I will be the first to admit that we are not the only company that claim to go above and beyond. Many companies like the idea of exceeding expectations. Until this value is immersed in the core of organisational culture, it stands as empty rhetoric.
You may have an idea of where I am going with this entry. Let me put your mind at ease – this is not a discussion about how we, at Symbiotics strive to go above and beyond, nor is this a discussion about how going above and beyond contributes to a gleaming reputation. Instead, this entry focuses on different areas of our life where we should be aiming to go above and beyond.
Going above and beyond at work
When we aim to go above and beyond in our work environment we set ourselves up to receive rewards. In motivation theory, this is known as Expectancy Theory.
Expectancy Theory suggests that people perform a certain way when they perceive that their work efforts will lead to a certain performance level. This performance level then results in certain outcomes. Outcomes may be things like rewards, a sense of accomplishment or a finished product.
Management has a duty to find what motivates employees to exceed expectations for clients and each other. They also need to communicate what behaviors count as going above and beyond. Once this is communicated, employees will not feel demotivated when they think they are doing more than expected – based on what they perceive this to mean.
Going above and beyond in this context will always result in positive reputational and professional outcomes.
Going above and beyond in your relationships
I would like to leave a quick disclaimer here – I am not a counsellor (surprise!). What I do know however, is that adopting this attitude is important in romantic or non-romantic relationships.
Relationships deteriorate for several reasons. According to M Louw and F du Plooy-Cilliers, one of these reasons is unrealistic expectations. At some stage, we form beliefs and expectations about relationships through stereotypes and from the media. Many of these are unrealistic. For example, we can thank John Cusack and his boombox gesture in Say Anything for making grand gestures of affection the norm.
Thanks to Hollywood – unrealistic expectations are part of our DNA. By keeping this in mind you have the power to meet these expectations every now and then and prevent any relationship from deteriorating.
Where to start? Try Harold from Netflorist.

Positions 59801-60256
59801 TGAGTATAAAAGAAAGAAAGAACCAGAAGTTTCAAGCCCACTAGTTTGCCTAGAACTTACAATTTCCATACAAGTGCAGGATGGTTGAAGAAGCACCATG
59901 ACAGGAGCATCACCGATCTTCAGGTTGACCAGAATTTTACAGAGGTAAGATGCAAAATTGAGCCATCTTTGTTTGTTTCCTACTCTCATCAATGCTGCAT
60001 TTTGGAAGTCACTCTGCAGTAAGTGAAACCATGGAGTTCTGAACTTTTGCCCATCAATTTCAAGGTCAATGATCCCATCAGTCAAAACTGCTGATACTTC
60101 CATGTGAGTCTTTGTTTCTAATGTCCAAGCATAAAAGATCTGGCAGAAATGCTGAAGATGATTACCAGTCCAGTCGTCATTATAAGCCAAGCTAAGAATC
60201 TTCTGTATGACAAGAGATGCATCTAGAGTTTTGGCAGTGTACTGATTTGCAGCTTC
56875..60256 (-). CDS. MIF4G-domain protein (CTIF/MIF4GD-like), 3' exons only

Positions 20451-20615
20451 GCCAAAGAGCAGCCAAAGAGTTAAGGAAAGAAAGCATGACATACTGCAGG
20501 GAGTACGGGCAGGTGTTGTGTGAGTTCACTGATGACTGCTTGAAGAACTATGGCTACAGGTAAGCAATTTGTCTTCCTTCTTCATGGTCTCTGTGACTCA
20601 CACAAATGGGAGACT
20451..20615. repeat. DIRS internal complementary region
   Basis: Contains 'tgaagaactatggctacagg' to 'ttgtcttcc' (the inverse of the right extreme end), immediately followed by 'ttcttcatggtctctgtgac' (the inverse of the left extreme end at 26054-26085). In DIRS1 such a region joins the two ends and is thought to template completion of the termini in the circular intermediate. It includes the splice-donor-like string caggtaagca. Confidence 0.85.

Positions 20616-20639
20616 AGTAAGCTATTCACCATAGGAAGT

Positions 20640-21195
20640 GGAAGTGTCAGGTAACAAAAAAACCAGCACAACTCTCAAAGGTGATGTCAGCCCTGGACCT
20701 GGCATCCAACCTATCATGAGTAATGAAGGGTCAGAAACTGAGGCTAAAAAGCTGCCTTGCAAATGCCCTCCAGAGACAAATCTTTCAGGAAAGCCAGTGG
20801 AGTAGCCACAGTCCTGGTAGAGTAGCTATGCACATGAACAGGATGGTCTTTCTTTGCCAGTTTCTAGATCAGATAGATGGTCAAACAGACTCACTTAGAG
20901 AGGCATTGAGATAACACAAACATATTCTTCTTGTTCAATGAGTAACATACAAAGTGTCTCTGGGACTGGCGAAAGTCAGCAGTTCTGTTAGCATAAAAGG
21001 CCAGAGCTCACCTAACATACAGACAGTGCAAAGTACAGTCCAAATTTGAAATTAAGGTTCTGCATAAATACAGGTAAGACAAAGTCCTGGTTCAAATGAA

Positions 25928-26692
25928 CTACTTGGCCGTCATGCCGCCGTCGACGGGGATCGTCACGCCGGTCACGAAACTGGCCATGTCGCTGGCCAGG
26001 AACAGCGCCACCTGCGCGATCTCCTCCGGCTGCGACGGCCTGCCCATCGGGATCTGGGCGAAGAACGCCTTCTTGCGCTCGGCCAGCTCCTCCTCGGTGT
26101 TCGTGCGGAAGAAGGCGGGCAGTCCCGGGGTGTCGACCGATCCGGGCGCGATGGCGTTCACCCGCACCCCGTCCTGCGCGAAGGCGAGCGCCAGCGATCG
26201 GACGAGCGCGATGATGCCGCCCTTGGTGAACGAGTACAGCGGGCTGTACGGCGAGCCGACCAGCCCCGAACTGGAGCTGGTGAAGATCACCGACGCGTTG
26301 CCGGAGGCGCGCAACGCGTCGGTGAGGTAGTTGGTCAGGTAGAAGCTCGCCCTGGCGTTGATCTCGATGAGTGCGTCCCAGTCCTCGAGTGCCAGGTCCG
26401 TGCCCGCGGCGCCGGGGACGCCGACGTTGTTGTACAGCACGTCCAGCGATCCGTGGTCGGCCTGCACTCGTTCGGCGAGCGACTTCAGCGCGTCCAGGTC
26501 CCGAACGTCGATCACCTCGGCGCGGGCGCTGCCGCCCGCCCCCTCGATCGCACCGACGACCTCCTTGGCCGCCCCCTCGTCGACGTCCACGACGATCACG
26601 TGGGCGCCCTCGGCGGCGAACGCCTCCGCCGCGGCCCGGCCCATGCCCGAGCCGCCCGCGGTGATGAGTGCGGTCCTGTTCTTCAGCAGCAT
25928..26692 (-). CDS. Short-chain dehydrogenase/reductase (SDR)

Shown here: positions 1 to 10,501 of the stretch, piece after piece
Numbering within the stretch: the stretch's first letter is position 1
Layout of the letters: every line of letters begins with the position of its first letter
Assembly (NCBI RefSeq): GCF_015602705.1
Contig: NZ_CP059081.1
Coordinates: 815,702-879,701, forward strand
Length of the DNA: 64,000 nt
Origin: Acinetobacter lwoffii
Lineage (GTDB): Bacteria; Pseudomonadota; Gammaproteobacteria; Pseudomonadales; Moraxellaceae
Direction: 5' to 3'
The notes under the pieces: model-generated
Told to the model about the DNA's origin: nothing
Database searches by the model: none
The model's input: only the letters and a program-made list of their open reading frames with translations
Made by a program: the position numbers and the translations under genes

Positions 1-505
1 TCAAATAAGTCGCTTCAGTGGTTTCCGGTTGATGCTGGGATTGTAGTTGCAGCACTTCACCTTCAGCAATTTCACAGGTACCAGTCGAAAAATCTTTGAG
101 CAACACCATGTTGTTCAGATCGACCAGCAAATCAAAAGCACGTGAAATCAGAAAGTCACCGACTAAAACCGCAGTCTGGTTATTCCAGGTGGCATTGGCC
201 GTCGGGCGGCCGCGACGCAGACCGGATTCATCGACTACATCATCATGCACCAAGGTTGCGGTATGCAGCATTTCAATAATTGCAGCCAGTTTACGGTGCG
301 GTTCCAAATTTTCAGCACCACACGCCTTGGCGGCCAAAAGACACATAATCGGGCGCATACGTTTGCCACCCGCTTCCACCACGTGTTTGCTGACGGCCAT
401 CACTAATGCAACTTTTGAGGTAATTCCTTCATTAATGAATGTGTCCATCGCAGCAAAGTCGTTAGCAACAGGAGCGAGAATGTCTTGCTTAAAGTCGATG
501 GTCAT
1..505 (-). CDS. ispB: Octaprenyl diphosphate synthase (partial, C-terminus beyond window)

Going above and beyond in your community
We live in an individualistic society where each person looks after themselves and their own interests. Values such as harmony, unity and collectivism are rare.
It doesn’t take much to go above and beyond in a community. Just one person adopting this attitude creates a ‘pay-it-forward’ ripple effect that could change the entire culture of the area.
Start small with things like:
- Offering for the neighbor’s dog to join you on your walks when you know they don’t have the time.
- Organising lift clubs with the single parent whose children attend the same school as yours.
- Giving up some of your free time to help tutor a struggling student.
Go above and beyond for yourself
Only once you look after yourself can you truly focus on going above and beyond for your community, in your relationships and in your working environment.
Neglecting yourself in this equation is dangerous. Once you have tended to your mental and physical health the rest will follow suit. Going above and beyond for yourself is more than just fulfilling your basic needs.
Now, I am not suggesting that to exceed expectations at work or in your relationships you need to visit the spa every two weeks. Instead, you owe it to yourself to discover your true self-worth, learn more about yourself, get that body you always wanted and then reward your intense workouts with cappuccino and a chocolate. You can go above and beyond for yourself by learning to say no and occasionally putting your own needs before others.
By going above and beyond for yourself you are in the position to go above and beyond, exceeding all expectations in any situation.
- Vbra, M., 2016. Workforce Motivation. In: M. V. T Brevis, ed. Contemporary Management Principles. Cape Town: Juta, pp. 468-486.
- M Louw, F. d. P.-C., 2014. Let’s Talk About Interpersonal Communication. 4th ed. Cape Town: Pearson.